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Answers are satisfactory on proposed fine arts center

Last month in an editorial, we asked the Mitchell Board of Education to proceed cautiously with a proposal to build a $13.5 million fine arts center.

After the idea for a new center had been discussed generally for a long time, the specific plan seemed to congeal suddenly and take off without much public input or awareness. That's how it seemed to us, anyway, looking from the outside in. We realize there were probably many meetings of school officials at which the plan was formulated over an extended period of time.

Still, public input is needed on a plan of such immense size and cost. It's the public's money, after all.

We think the public is better informed about the plan today than it was weeks ago, thanks in part to this newspaper's reporting and to some school officials' presentations to community groups.

We still wish the school board would formally present the plan to the public, maybe at a special meeting or open house dedicated specifically to the proposal.

In that same editorial last month, we also raised many questions about the plan. Most of those questions have now been answered, which is why we support the plan even though we continue to urge greater outreach to the public.

Following are some answers to our previously posed questions.

• Does the school district needs a new fine arts center? "Need" is probably stretching it a bit, but it has become clear that Mitchell's high school auditorium is inferior to most if not all other such facilities at the state's comparably sized and larger schools. Among the nine Eastern South Dakota Conference schools, only Watertown's auditorium is as old as Mitchell's, and only the auditorium in Brookings has fewer seats than Mitchell's. It seems appropriate to advocate for a better and bigger facility.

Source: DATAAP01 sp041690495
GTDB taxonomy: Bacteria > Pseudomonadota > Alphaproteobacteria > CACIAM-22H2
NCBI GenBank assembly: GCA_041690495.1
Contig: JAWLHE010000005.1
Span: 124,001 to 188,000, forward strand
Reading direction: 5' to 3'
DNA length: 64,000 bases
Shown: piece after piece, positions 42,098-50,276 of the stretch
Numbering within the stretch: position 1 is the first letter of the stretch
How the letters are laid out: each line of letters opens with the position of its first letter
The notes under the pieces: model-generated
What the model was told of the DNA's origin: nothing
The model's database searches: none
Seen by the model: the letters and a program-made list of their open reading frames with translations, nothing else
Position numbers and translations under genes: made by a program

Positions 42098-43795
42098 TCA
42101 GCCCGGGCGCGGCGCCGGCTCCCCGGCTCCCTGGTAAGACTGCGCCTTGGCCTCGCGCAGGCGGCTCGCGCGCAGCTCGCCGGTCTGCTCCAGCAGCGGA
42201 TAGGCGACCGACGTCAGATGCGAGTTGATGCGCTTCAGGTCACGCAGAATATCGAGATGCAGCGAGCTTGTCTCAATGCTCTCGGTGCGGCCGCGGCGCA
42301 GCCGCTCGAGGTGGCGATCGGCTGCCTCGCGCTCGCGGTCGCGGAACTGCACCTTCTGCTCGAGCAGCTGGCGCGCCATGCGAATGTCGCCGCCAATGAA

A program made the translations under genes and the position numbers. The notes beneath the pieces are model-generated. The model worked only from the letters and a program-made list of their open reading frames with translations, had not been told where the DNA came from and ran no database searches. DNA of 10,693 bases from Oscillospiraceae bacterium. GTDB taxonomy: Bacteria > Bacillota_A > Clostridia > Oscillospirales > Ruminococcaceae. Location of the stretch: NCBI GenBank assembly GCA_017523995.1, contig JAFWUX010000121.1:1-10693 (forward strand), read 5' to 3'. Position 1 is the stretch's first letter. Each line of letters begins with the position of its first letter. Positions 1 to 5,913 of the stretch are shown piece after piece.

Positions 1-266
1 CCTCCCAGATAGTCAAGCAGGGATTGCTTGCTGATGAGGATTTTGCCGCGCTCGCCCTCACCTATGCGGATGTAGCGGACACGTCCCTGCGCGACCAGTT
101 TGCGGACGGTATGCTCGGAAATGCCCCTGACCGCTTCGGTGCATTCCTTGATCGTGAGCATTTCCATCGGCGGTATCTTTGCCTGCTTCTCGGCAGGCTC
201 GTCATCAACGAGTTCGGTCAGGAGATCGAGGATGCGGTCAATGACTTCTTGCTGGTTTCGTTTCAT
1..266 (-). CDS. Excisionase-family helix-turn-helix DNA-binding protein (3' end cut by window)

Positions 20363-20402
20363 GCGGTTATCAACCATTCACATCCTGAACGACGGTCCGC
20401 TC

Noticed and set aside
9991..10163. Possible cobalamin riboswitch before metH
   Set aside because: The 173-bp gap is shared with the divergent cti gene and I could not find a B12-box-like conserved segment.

• Can the school district afford the projected $13.5 million cost? There is a plan in place to pay for the project with capital outlay certificates -- basically, by borrowing against future tax revenue. Existing tax levies would be used; there would be no tax increase for the project. We're convinced the financial plan for construction is sound, though one thing we'd still like to hear more about is the proposed facility's operating costs and the district's plan for those.

• Why not use the Corn Palace instead? The Corn Palace is busy already, hosting high school and college basketball practices and games in the winter, tourists during the summer and other events throughout the year. We're also told that everything the district already does at the Palace will stay at the Palace. The new fine arts center would be for events that are currently staged in the high school auditorium, and for the associated rehearsals and classes. The new fine arts center would provide a better experience for the audience, which sometimes swells beyond the current auditorium's capacity of 600. The new fine arts center, which would seat 1,200, could also bring more state and regional competitions to Mitchell.

Again, we wish the school board would open the doors to this proposal a little wider. Nothing has been hidden. We just feel a proposal this colossal needs an extra thorough public vetting.

Considering everything else, though, we do see this project as a step forward for Mitchell, its families, and its public school students and their education. We appreciate the work that our school board and superintendent have done to carefully craft the proposal and we hope it moves forward as planned.